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Malaysia Airlines MH17 Crash: No evidence of tampering with voice recorder

Published on Jul 24, 2014 12:18 AM
 
The convoy of hearses with the remains of the victims of Malaysia Airlines MH17 downed over rebel-held territory in eastern Ukraine, drives past international flags as it leaves Eindhoven airport to a military base in Hilversum July 23, 2014. Two aircraft carrying the remains of some of the 298 passengers who died on flight MH17 touched down at an airport in the Dutch city of Eindhoven on Wednesday, as next-of-kin and Dutch and foreign officials looked on. The remains of the victims of the downing of the flight over eastern Ukraine, 193 of whom were Dutch, will be brought over the next few days to a military base in Hilversum, the Netherlands. The Netherlands declared Wednesday the country's first day of mourning in more than half a century. -- PHOTO: REUTERS

AMSTERDAM (REUTERS) - The Dutch Safety Board, which is leading an international inquiry into the downing of Malaysia Airlines flight MH17, said on Wednesday investigators had found no evidence that the jet's "black box" voice recorder had been tampered with.

The DSB also said it expected to get the information it needs from the crash site in eastern Ukraine, although much evidence had been damaged or lost.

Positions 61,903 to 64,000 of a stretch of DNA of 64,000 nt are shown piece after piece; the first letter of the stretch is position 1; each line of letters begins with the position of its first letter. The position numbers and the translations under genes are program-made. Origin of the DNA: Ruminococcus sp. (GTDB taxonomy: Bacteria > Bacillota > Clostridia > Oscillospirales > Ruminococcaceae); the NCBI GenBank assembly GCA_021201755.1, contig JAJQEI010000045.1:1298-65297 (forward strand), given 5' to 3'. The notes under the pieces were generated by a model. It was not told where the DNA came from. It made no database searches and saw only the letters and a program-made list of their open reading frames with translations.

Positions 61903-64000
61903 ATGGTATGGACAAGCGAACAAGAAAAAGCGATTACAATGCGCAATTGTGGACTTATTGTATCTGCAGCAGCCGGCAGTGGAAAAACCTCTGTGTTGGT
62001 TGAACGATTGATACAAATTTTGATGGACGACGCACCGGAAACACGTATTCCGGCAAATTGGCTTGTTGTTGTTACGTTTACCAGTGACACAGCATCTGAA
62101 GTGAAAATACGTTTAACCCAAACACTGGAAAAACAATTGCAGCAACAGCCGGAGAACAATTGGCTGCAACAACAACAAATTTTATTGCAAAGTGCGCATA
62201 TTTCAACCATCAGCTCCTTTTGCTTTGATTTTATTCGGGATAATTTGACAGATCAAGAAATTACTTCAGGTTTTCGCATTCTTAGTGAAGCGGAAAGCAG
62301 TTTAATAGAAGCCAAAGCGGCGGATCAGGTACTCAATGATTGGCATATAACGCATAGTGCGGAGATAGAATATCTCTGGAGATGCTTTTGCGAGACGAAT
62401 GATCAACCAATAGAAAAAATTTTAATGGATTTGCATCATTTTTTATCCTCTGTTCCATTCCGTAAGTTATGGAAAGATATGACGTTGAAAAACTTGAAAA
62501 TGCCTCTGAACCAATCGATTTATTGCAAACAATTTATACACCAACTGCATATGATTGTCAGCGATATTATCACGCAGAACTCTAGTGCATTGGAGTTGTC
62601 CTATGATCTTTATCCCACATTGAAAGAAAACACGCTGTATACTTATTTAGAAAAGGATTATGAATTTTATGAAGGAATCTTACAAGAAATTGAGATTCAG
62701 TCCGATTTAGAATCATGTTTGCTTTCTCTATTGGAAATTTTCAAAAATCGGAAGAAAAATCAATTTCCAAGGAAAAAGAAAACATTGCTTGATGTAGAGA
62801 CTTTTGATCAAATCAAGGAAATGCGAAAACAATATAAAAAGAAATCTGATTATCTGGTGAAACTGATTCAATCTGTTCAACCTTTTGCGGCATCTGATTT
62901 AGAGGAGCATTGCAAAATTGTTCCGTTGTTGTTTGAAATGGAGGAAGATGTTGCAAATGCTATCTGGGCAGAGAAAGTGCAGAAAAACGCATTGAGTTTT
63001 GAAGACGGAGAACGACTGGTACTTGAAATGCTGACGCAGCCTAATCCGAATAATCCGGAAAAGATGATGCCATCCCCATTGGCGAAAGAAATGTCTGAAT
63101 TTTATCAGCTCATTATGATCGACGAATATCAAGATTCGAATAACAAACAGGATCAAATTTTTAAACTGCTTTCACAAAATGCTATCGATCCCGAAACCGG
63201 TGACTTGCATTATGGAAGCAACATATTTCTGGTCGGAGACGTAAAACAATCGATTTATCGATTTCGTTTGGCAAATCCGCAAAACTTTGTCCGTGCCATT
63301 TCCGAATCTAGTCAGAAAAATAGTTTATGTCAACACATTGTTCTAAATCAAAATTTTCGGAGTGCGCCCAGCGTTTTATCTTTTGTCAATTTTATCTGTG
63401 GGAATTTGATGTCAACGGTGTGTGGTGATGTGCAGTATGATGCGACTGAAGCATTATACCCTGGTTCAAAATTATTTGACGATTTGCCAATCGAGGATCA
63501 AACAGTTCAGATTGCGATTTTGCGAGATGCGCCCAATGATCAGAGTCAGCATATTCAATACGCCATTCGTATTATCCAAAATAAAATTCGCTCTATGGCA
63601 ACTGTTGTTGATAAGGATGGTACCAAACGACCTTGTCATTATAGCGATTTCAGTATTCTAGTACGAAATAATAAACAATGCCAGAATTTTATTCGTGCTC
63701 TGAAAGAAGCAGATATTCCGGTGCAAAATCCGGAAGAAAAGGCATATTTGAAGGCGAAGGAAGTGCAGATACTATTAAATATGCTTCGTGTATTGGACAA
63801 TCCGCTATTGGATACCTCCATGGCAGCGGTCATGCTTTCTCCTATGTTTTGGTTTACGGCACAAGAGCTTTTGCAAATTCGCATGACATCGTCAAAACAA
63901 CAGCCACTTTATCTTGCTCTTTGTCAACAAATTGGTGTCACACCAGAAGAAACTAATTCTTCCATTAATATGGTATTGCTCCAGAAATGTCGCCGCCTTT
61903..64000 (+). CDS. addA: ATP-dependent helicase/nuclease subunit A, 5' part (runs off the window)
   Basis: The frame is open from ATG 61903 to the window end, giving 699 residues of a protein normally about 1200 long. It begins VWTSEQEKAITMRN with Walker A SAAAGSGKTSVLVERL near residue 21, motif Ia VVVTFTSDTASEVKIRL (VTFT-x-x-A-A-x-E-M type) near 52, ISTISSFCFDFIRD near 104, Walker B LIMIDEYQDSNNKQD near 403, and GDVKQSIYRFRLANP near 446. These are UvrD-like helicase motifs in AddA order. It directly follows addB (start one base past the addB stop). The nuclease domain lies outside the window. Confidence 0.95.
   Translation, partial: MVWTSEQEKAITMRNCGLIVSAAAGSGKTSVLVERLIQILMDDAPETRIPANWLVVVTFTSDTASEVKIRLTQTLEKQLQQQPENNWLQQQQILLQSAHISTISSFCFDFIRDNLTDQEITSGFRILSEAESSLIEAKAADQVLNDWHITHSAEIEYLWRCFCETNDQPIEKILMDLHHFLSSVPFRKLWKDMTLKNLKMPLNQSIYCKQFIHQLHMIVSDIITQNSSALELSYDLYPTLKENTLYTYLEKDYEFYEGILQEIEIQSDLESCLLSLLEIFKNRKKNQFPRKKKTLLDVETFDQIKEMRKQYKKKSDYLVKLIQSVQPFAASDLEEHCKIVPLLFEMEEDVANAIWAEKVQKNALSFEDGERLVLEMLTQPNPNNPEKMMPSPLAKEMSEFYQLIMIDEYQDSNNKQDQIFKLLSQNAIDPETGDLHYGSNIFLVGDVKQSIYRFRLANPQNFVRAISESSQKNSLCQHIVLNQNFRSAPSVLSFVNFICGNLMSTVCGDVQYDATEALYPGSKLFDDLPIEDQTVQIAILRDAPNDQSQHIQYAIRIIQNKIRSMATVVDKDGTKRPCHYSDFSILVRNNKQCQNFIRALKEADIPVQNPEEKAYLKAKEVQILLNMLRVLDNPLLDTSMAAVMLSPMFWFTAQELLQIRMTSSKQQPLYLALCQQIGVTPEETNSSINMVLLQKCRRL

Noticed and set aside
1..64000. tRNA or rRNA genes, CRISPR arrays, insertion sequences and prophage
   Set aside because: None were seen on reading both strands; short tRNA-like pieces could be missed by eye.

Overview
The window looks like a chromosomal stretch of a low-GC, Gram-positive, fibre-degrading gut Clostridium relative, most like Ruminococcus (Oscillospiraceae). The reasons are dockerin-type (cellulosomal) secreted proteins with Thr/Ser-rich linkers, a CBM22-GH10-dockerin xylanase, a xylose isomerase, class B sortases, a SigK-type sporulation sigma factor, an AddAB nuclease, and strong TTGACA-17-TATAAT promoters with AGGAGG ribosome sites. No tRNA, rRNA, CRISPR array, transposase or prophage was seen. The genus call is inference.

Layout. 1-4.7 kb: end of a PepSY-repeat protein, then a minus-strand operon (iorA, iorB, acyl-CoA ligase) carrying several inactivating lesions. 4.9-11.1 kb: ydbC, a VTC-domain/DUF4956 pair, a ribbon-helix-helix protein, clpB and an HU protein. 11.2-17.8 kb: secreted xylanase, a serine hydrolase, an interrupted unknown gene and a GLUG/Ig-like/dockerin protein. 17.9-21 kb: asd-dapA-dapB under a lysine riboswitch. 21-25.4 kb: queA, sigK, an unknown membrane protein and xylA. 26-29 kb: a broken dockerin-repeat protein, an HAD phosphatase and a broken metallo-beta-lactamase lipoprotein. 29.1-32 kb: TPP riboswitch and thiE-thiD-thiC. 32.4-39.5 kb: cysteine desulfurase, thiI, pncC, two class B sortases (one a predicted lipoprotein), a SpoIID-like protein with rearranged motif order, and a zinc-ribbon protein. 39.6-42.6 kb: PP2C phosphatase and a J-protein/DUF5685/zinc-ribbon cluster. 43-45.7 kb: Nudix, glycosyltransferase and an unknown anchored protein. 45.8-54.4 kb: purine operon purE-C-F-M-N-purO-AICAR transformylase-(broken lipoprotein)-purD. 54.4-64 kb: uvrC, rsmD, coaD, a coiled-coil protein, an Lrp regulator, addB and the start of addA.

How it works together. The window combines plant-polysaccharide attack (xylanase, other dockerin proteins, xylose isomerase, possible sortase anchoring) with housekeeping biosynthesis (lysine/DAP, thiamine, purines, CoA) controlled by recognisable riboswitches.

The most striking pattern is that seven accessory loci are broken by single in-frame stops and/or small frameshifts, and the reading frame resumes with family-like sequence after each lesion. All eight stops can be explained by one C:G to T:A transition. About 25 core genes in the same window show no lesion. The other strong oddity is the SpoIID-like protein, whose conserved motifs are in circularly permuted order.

Experts have been downloading data from the Boeing 777's voice and data recorders at Britain's Air Accidents Investigation Branch after pro-Russian rebels, who control the crash sites in eastern Ukraine, handed them over early on Tuesday.

"The Cockpit Voice Recorder was damaged but the part that contains the data was intact," the DSB said in a statement.

"Nor was there any evidence or indication that (it) had been manipulated." Rebels released the recorders more than four days after the disaster in which 298 people, two thirds of whom were Dutch citizens, died.

Ukraine has accused the rebels of tampering with the recorders, while the United States has said its suspects they shot down the jet with a Russian-made missile.

"Despite the fact that evidence and traces have been damaged or lost, the DSB expects it will be able to gather sufficient relevant information from the crash site," the DSB said.

It added that it would coordinate a team of 24 investigators from Ukraine, Malaysia, Germany, the United States, Britain and Russia, as well as the International Civil Aviation Organisation.

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